One of the lasting impressions from the Supreme Court battle over Obamacare was that Chief Justice Roberts managed to craft an opinion that politically saved face for both the administration and the court but was able to deliver a potentially deadly blow to the federal-state partnerships many social programs depend on. We have every reason to think he’s poised to do something similar with the Voting Rights Act.
Shelby County v. Holder takes on directly the most successful components of the VRA. The parts of the law at issue, Sections 4 and 5, require certain state, counties, cities, and local subdivisions with a history of racial discrimination in their elections to get clearance from Washington before they put into effect any change in their election or voting procedures. Section 5 establishes pre-clearance procedure and Section 4 sets the formula, or the trigger, for which jurisdictions need that pre-clearance. Section 5 gets all the attention because it is the most obvious in addressing systemic racial discrimination in that it takes away local power of self-governance from those municipalities where the evidence shows that power was abused to disenfranchise minorities. Conservatives hate it because, issues of racial animus aside, it offends every bit of their understanding of the division of power between the federal government and the states.
But it’s not Section 5 of the VRA we should be worried about. It’s Section 4. The Roberts court has an out that would have almost equally devastating consequences as striking the law entirely, but allow the Chief Justice to avoid having his legacy tied to killing off the VRA. One of the main critiques of the VRA is that Section 4 uses data from 1972 as its base to determine what jurisdictions are covered and subject to pre-clearance. In Northwest Austin v. Holder, the voting rights challenge from four years ago, Justice Roberts focused much of his ire with the coverage formula, suggesting that while the overall contours of the VRA may still have some relevance in combating racial discrimination in voting, the court was very skeptical of any conclusions that could be drawn from data that old. This time around the court could strike Section 4 and say that Section 5 can only be enforced if this coverage formula is updated. This would kick the issue back to Congress, and if the fight for the renewal of the Violence Against Women Act is any indication, we all know how that would turn out. Section 5 would stand, but it would be gutted, effectively unenforceable until Congress could agree on a new formula for which states need election monitoring.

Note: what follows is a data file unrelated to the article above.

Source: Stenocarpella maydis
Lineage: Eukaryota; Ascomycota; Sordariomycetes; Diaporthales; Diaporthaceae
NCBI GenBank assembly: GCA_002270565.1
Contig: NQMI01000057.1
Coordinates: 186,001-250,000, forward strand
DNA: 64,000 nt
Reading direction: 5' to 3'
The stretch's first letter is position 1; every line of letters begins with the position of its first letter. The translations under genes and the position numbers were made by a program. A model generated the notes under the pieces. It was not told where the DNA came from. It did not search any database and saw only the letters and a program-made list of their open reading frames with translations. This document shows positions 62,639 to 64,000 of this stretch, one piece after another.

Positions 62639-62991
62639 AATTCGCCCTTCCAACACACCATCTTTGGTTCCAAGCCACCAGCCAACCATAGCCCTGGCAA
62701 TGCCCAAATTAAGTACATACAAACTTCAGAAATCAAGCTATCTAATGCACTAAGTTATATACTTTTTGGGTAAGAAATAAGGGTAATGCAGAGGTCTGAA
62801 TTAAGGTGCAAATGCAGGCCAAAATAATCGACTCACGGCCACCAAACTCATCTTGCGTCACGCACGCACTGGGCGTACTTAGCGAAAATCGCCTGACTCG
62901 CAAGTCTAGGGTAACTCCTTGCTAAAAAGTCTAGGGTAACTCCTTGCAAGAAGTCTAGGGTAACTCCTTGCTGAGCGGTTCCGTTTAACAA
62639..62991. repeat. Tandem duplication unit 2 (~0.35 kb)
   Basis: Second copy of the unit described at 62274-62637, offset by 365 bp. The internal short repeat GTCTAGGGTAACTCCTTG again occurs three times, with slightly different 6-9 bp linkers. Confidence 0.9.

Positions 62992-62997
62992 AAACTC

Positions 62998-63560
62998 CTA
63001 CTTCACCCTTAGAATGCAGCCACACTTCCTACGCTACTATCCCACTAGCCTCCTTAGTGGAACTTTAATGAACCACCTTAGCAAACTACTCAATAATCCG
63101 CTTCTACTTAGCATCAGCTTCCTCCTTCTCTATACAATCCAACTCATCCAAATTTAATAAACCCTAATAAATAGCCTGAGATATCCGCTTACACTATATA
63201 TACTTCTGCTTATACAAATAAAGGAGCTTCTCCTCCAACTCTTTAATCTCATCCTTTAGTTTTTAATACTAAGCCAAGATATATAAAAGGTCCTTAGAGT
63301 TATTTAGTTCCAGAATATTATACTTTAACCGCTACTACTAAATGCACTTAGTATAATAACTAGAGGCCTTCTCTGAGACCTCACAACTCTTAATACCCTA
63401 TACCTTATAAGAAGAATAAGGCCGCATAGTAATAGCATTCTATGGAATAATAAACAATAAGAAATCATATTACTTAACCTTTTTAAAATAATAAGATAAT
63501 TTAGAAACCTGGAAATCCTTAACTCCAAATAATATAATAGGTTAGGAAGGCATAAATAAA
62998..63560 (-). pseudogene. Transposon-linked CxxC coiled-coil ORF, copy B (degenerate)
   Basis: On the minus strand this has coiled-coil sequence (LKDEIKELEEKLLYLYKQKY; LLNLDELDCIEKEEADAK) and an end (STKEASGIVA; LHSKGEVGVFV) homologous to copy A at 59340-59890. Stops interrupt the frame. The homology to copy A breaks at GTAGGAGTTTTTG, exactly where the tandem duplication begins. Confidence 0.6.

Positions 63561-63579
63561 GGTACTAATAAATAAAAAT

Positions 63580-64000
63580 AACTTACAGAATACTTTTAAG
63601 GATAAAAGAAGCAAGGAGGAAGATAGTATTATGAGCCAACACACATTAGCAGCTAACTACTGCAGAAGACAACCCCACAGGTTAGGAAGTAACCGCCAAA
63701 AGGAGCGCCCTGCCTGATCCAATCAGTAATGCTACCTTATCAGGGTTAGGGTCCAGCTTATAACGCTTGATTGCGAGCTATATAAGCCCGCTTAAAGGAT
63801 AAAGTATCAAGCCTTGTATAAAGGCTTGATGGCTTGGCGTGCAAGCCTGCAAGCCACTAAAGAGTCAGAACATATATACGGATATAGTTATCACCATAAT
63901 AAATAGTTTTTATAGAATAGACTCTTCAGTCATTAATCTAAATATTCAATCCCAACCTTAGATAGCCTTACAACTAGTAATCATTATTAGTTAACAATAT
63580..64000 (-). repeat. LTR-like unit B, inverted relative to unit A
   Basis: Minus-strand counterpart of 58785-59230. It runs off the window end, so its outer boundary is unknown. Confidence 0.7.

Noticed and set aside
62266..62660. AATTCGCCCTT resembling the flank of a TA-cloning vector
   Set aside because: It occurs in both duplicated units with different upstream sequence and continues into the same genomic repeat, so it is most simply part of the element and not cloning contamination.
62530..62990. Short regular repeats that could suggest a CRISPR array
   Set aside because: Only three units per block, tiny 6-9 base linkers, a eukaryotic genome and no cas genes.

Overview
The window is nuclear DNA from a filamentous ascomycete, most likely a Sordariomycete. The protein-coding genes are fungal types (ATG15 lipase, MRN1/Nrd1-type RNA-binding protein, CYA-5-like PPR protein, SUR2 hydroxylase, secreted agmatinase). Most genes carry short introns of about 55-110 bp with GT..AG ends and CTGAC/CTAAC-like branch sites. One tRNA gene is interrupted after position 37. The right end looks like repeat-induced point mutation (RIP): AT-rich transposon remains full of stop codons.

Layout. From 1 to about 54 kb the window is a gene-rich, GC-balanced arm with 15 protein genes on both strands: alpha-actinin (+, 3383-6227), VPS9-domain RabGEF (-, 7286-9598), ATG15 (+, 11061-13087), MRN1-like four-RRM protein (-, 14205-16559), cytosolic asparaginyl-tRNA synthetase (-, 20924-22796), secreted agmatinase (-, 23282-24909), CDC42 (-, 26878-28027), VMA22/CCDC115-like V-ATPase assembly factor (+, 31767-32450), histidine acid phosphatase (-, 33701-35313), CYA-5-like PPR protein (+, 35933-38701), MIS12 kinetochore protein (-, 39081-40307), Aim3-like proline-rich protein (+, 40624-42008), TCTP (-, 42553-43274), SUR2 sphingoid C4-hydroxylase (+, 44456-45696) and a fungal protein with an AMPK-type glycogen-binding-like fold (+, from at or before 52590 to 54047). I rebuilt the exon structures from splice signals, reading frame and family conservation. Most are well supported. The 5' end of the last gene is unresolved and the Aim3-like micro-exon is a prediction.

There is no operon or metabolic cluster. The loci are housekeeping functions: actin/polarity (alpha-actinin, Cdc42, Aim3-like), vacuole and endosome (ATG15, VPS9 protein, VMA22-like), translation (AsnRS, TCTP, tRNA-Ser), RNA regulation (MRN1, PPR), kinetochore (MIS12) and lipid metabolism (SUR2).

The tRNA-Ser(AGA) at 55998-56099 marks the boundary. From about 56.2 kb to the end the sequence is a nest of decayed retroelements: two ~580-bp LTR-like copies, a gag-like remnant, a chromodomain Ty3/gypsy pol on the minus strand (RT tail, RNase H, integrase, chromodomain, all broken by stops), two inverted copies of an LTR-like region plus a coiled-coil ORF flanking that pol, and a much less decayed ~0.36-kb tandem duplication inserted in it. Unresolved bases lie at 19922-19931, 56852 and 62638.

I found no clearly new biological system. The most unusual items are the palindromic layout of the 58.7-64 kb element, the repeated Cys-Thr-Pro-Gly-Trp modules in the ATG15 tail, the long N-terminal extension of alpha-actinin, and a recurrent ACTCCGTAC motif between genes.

The immediate effects alone would be disastrous. As Ari Berman breaks down, six of the nine fully covered states under Section 5 have passed new voting restrictions, including Voter ID laws, limits on early voting and restrictions on voter registration since 2010. By comparison, non-covered jurisdictions passed only one-third of those kinds of restrictions. It also matters because many of these states, like Texas and Virginia in particular, are on the cusp of significant electoral change that could shift power away from conservatives—presuming no efforts to restrict voting are permanent of course.
During the argument Justice Elena Kagan observed that those challenging the VRA were asking a conservative court, not Congress who is charged with holding hearings and creating conclusions of fact, to decide that racial discrimination in voting had been solved—an extraordinarily undemocratic request in many ways. Justice Ruth Bader Ginsburg noted that while the South has come far from the early days of Jim Crow, as a country there was a lot of work that remained. But it was Justice Sonia Sotomayor who was the most vocal in defending not just the civil rights legislation generally, but the principles of racial equality supporting it, taking Justice Scalia’s racism head-on.
Get the facts, direct to your inbox.
Subscribe to our daily or weekly digest.
It just so happens Shelby v. Holder was argued on the same day a memorial was finally dedicated to Rosa Parks and 91 years after the Supreme Court unanimously upheld the 19th Amendment. In a political climate where conservatives are singularly focused on passing laws that fall most heavily on women of color, low-income families, and minority populations, the women of the court show they understand the stakes. Unfortunately, too, so did Justice Roberts.